Compared to Australian football in its various strongholds, rugby in Sydney was a somewhat lukewarm affair, generating considerably less in the way of fervour, revenue and newsprint. Whereas Australian football attracted passionate interest from all sections of society, rugby tended to be rather elitist. Indeed, it was arguably this very fact which had contributed more than anything else to Australian football’s failure to gain more than a minor toehold in the eastern states. As the game of the establishment, rugby was aggressively and widely promoted, whereas Australian football was actively undermined. A key example of this is that local Australian football clubs in Sydney were prohibited from playing matches at enclosed venues, and thereby making spectators pay for admission. From 1903 onwards the VFL, and later other state controlling bodies, endeavoured to alleviate the dire financial state in which the code was forced to operate by regularly sending clubs to Sydney to engage in exhibition matches. Indeed, as noted above, in 1903 the VFL staged two official premiership matches in Sydney, and a third such fixture - Essendon versus Melbourne on 28th May - took place in 1904.
Such efforts had little long-term effect in raising the profile of Australian football in Sydney, and it was much the same in most of the rest of New South Wales as well as in Queensland. When, in 1908, a new version of rugby, known as “northern union” or rugby league, arrived it quickly superseded the established code of rugby - henceforward known as rugby union - in popularity, and the status of Australian football correspondingly diminished still further.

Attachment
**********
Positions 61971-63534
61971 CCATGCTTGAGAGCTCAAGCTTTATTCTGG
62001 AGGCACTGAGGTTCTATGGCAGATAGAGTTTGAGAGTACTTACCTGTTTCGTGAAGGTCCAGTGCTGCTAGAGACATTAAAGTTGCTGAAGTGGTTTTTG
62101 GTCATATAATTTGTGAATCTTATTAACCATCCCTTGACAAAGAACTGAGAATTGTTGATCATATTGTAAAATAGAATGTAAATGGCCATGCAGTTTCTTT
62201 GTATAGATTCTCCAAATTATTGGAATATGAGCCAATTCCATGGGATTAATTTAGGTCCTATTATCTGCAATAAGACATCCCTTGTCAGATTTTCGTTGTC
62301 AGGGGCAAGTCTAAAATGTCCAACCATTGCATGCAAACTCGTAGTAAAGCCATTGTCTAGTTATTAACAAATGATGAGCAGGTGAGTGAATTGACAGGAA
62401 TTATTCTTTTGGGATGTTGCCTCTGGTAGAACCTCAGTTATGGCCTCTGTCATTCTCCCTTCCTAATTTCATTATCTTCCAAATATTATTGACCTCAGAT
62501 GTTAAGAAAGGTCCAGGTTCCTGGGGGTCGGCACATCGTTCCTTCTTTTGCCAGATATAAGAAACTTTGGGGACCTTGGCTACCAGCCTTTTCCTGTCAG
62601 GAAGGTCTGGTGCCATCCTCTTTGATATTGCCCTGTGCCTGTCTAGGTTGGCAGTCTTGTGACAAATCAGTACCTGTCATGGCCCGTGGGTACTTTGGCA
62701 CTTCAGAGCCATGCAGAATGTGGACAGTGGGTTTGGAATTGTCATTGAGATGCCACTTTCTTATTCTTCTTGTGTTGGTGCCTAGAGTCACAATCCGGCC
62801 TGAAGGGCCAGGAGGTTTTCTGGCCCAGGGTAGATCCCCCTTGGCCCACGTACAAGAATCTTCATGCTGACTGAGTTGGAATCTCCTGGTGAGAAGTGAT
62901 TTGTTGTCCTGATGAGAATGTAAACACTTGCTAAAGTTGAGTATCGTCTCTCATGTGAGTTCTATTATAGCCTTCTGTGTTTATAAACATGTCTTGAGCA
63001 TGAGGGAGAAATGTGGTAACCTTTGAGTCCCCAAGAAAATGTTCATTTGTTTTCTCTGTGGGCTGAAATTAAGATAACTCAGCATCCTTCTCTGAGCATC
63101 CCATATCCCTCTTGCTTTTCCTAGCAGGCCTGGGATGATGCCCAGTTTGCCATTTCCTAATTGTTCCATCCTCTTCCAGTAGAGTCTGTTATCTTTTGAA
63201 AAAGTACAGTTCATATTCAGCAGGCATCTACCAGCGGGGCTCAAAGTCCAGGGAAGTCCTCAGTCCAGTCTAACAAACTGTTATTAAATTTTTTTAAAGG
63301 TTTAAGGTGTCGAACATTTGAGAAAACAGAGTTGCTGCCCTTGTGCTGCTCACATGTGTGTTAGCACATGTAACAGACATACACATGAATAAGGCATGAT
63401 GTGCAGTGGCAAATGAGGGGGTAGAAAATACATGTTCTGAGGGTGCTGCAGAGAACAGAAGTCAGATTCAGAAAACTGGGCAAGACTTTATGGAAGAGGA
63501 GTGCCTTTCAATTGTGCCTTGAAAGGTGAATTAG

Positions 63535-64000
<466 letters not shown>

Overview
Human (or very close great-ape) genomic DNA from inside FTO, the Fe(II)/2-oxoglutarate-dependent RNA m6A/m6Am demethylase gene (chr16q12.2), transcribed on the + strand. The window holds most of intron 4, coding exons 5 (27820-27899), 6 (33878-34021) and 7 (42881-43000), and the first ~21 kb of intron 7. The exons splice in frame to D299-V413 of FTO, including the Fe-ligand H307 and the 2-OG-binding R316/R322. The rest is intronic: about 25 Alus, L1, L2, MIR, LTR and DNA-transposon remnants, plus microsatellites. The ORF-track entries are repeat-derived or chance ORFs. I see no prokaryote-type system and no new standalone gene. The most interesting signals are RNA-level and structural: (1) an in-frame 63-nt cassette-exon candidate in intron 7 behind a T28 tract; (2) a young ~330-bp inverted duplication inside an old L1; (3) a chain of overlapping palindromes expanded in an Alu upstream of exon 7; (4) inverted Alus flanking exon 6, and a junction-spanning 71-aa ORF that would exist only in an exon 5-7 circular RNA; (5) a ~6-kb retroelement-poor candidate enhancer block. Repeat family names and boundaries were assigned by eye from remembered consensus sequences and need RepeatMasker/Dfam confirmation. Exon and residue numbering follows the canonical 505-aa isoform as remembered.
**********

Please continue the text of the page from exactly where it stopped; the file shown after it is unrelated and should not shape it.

In Melbourne in 1904, however, Australian football was tantamount to a religion, with such places as the Melbourne Cricket Ground, Victoria Park, Brunswick Street and Princes Park its cathedrals. The standard of play was improving discernibly each year, and teams were developing increasingly sophisticated tactics. The game was becoming altogether more professional, and even though payments to players were officially prohibited there is little doubt that many clubs were surreptitiously circumventing this injunction.
 Ethel Florence Lindesay Richardson, (3 January 1870 – 20 March 1946), known by her pen name Henry Handel Richardson, was an Australian author who wrote half a dozen novels between 1908 to 1930.
 The first ever first class cricket match in Australia took place in Launceston in 1851, with home colony Tasmania defeating Victoria by 3 wickets.
1904: A Political Merry-Go-Round